Another form of consensual cannibalism occurred in Germany in 2001, when Bernd Jürgen Brandes apparently gave consent to be eaten by Armin Meiwes after he responded to an internet advert asking for a “well-built 18 to 30-year-old to be slaughtered and then consumed”. This raised the question when Meiwes was arrested as to whether he had committed a crime at all, since Brandes had given his consent. However, in 2004 he was convicted for manslaughter and given a sentence of eight years, which was later upgraded to murder and a life sentence when evidence concerning Brandes’ mental capacity to give consent was reconsidered. The story caused great media interest and is the subject of a song by German band Rammstein called Mein Teil (literally a part, or member, but also a slang word for penis, which is what Meiwes and Brandes allegedly shared before Brandes passed out from blood loss) and also was the subject of an episode of the comedy series The IT Crowd (since Meiwes had been an IT technician).
Unfortunately, cannibalism isn’t always a desperate last measure, a consensual part of a culture or even a weird variation on a suicide pact and all too often plays a part in the demented fantasies of serial killers. Hamilton “Albert” Fish was one such killer, with three confirmed victims and many more suspected ones. In a letter to the parents of one of his victims, ten-year-old Grace Budd, Fish gave graphic details of what he did to their daughter, including how “sweet and tender her little ass was roasted in the oven” and that he spent nine days eating her. Later, during his trial, Fish commented “what a thrill that will be if I have to die in the electric chair”, painting an image of the sort of madness normally reserved for horror movies. In fact, some horror films are at least partially based on real-life events. For instance, Ed Gein was a cannibalistic serial killer, who wore both the parts of the people he had killed and those of the cadavers he had obtained from graveyards, and he was the inspiration for the main killers in The Texas Chainsaw Massacre, Psycho and The Silence of the Lambs.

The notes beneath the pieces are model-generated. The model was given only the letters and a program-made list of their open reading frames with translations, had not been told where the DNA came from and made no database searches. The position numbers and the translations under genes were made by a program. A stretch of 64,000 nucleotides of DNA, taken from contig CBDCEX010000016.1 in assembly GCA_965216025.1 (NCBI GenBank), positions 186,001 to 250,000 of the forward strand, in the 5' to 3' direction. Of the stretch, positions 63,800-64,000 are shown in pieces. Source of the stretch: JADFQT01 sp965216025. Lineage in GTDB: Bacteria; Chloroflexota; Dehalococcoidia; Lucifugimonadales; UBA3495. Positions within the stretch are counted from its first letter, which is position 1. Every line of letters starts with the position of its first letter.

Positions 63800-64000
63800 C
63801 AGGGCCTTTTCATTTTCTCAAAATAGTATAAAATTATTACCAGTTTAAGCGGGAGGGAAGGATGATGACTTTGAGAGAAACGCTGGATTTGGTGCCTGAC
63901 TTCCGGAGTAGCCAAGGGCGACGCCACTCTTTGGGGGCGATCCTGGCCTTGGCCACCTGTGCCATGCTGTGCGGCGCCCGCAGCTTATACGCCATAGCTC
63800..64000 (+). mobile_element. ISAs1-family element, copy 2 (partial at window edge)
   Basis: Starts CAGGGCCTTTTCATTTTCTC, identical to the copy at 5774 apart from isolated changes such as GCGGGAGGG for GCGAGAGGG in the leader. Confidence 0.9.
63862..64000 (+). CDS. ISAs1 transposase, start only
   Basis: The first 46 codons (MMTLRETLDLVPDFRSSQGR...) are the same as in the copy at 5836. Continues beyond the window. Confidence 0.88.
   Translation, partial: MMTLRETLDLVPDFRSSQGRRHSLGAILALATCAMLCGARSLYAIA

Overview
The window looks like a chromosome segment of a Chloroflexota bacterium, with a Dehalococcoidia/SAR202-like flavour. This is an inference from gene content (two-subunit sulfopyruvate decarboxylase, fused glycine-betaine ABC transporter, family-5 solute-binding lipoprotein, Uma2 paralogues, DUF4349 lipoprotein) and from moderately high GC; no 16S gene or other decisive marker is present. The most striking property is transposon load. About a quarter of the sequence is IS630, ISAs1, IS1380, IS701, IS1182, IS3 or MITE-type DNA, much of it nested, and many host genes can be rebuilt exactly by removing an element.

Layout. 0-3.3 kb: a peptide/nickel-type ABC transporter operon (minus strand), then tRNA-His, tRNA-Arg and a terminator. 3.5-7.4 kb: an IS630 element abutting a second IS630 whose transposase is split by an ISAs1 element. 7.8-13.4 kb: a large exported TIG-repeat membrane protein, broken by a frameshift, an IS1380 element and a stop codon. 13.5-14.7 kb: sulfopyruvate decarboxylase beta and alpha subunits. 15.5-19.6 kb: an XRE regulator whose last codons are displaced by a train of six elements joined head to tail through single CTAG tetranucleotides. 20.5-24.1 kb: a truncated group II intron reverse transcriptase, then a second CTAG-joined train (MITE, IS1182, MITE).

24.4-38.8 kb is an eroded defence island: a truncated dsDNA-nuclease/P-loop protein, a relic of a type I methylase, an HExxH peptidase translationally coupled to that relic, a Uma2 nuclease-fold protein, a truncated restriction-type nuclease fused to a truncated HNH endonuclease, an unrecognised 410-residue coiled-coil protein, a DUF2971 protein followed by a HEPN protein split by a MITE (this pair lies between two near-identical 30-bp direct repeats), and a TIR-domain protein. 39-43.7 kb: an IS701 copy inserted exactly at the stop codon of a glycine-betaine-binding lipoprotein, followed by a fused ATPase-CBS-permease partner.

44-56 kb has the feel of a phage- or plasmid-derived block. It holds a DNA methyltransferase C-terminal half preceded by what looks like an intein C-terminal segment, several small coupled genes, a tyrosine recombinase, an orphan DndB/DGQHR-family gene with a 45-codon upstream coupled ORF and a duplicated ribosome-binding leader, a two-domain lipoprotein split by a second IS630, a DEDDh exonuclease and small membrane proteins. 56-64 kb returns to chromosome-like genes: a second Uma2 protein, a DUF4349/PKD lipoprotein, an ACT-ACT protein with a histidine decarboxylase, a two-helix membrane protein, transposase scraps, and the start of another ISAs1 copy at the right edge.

In this country at least, cannibalism will probably remain a deep taboo for a long time, although in theory, aside from some health risks, there is nothing particularly wrong with eating humans that are already dead. After all, many other species practice cannibalism to utilise every source of protein they can, and with an increasing human population and rising global temperatures, our food supply may begin to run short in the not too distant future. Who knows what humans will resort to then?